Karnataka MOS for Sports and Youth Services Abhaychandra Jain talks about his plans for the betterment of sport in the State
Abhaychandra Jain, the Minister of State for Sports and Youth Services, as well as Fisheries, states that he aims to provide a fillip to sports which are not part of the mainstream. Jain, who took office in May, spoke on the sidelines of the 34th National Masters Athletic Championships recently. “The ministry wants to encourage sports like wrestling, judo etc. Youngsters who take up these sports hail from poor families in villages. If we admit them in sports schools, they will work hard, and will surely shine."
He adds that popular sports like cricket will continue to thrive, with or without aid from the government. “Whether we encourage it or not, people will play cricket; those sports are like that. Affluent people have access to good coaches, good courts and facilities. But the common man looks to the government to support them.”
The 64-year-old contends that he is interested in sports and enjoys his responsibilities. He refrains from venturing into too much detail about his ministry’s plans for the State, but talks about a need to producing more Olympic athletes from Karnataka in the next five years. The elected representative of Moodabidri says that even though he is entrusted with the Fisheries department as well, the Youth and Sport ministry is more important.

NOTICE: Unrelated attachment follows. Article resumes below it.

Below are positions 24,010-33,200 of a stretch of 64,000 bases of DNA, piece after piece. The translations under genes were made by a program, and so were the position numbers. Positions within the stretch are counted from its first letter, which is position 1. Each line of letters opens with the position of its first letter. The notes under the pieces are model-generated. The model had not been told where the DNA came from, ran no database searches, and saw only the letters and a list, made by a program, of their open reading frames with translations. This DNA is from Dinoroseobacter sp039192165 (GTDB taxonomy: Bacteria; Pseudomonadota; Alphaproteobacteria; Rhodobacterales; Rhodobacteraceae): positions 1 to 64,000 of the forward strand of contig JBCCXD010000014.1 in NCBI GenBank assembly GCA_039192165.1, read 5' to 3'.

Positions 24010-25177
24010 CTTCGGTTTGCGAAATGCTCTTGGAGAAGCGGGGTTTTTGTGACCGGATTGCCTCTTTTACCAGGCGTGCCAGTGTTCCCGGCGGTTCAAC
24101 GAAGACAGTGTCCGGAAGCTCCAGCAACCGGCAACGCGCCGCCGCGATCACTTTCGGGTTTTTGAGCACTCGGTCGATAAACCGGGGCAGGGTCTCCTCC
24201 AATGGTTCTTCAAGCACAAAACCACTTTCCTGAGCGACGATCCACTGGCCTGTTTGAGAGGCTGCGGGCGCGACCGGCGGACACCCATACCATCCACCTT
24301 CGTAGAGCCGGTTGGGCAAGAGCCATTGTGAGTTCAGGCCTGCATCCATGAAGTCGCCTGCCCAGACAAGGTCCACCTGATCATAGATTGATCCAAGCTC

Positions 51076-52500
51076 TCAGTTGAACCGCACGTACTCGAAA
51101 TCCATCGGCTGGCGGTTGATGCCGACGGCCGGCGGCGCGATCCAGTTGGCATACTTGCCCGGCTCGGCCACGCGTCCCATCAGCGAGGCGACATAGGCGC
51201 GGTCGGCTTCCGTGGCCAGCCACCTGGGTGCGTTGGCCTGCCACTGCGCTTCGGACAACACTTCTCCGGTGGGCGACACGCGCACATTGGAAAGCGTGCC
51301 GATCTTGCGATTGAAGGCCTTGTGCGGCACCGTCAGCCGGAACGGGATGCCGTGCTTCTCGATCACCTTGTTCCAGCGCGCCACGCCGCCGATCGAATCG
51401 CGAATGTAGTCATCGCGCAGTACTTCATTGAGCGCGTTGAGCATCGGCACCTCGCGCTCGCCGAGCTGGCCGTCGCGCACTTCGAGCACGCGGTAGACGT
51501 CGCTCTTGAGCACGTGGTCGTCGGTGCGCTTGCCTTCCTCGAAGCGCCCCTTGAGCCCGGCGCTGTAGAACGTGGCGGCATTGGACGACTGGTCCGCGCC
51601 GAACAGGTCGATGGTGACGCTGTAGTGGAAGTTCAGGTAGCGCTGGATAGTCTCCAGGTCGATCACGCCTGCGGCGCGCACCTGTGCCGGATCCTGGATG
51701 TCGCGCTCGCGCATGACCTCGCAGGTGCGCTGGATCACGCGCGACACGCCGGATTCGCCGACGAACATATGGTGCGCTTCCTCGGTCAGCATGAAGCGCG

Asked to give context to his ‘interest in sport’, he says, “My father was a great sportsman. When I was a child, I heard stories about him being the cricket captain of the Mysore Maharaja College team in 1925. Then, in 1934-35, he studied law at the Banaras Hindu University and played in the Ranji Trophy. I still have winner’s shields in my house now, and his blazer from the Banaras Hindu University. My father's achievements motivate me to this day.”
The four-time MLA is hopeful that in the next year's budget, a bigger percentage of the State's funds will be allocated
All governments which have ruled in the past have faced criticism fromdeserving athletes. Can we expect a good performance from this regime? “My doors are open to any athlete who has genuine concerns. I will do what I can. If it’s in my hands, I will surely set it right,” Jain promises.